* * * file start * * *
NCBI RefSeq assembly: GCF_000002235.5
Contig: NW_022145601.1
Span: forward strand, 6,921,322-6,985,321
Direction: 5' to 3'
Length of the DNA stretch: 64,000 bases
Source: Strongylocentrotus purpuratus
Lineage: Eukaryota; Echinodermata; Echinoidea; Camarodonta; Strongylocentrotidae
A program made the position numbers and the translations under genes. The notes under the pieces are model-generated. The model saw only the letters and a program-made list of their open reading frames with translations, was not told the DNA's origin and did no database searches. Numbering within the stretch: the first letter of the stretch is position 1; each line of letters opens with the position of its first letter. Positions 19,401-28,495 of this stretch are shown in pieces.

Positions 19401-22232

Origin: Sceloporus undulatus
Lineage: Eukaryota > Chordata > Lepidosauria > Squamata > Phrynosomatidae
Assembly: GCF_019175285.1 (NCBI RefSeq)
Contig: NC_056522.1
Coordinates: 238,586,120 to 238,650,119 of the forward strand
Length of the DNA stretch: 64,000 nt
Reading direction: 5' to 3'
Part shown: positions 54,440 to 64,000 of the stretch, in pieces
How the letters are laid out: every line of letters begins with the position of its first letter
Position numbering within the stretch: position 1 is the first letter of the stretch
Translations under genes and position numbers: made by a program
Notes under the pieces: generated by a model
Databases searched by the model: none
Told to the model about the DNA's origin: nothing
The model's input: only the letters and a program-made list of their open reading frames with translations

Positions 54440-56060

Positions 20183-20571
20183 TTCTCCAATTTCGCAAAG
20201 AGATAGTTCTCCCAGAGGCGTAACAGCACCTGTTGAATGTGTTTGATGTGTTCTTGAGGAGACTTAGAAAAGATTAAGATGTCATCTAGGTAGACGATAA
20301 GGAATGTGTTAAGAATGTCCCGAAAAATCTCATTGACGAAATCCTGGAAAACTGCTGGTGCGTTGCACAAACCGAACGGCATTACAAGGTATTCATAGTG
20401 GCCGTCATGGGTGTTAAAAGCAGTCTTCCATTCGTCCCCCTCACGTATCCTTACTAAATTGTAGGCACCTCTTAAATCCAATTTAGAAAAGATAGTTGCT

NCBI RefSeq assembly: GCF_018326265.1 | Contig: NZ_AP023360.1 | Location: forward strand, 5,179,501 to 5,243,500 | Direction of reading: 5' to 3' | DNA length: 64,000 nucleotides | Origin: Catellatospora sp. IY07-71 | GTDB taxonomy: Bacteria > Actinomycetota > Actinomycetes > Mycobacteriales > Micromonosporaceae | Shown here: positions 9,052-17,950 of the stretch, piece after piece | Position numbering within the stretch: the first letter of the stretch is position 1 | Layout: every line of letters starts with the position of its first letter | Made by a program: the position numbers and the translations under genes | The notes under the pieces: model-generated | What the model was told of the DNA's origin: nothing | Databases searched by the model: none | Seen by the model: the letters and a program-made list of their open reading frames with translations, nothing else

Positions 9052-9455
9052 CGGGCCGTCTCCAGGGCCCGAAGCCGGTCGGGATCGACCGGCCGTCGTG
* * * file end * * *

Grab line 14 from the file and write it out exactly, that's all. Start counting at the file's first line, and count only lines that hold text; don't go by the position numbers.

Coordinates: 238,586,120 to 238,650,119 of the forward strand